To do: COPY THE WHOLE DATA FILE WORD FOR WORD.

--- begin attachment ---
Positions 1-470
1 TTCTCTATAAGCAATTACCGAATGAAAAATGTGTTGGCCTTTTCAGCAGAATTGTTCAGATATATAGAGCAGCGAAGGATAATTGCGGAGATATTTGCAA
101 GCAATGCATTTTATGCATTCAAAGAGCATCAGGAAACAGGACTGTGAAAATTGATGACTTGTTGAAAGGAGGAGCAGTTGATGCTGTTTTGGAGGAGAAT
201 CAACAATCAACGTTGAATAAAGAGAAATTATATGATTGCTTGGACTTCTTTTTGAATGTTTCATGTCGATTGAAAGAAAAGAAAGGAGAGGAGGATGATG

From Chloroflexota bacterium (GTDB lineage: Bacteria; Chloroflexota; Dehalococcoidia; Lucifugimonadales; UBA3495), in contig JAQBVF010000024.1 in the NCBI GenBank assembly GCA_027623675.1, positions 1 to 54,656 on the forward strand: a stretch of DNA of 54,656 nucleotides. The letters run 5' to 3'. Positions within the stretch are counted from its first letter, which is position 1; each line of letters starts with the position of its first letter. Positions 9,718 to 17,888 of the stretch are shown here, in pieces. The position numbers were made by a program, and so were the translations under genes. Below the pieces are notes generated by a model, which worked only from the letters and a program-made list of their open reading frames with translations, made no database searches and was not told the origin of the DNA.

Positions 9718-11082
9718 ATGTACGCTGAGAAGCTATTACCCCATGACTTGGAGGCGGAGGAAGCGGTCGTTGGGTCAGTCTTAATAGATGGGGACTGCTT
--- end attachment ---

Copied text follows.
Positions 1-470
1 TTCTCTATAAGCAATTACCGAATGAAAAATGTGTTGGCCTTTTCAGCAGAATTGTTCAGATATATAGAGCAGCGAAGGATAATTGCGGAGATATTTGCAA
101 GCAATGCATTTTATGCATTCAAAGAGCATCAGGAAACAGGACTGTGAAAATTGATGACTTGTTGAAAGGAGGAGCAGTTGATGCTGTTTTGGAGGAGAAT
201 CAACAATCAACGTTGAATAAAGAGAAATTATATGATTGCTTGGACTTCTTTTTGAATGTTTCATGTCGATTGAAAGAAAAGAAAGGAGAGGAGGATGATG

From Chloroflexota bacterium (GTDB lineage: Bacteria; Chloroflexota; Dehalococcoidia; Lucifugimonadales; UBA3495), in contig JAQBVF010000024.1 in the NCBI GenBank assembly GCA_027623675.1, positions 1 to 54,656 on the forward strand: a stretch of DNA of 54,656 nucleotides. The letters run 5' to 3'. Positions within the stretch are counted from its first letter, which is position 1; each line of letters starts with the position of its first letter. Positions 9,718 to 17,888 of the stretch are shown here, in pieces. The position numbers were made by a program, and so were the translations under genes. Below the pieces are notes generated by a model, which worked only from the letters and a program-made list of their open reading frames with translations, made no database searches and was not told the origin of the DNA.

Positions 9718-11082
9718 ATGTACGCTGAGAAGCTATTACCCCATGACTTGGAGGCGGAGGAAGCGGTCGTTGGGTCAGTCTTAATAGATGGGGACTGCTT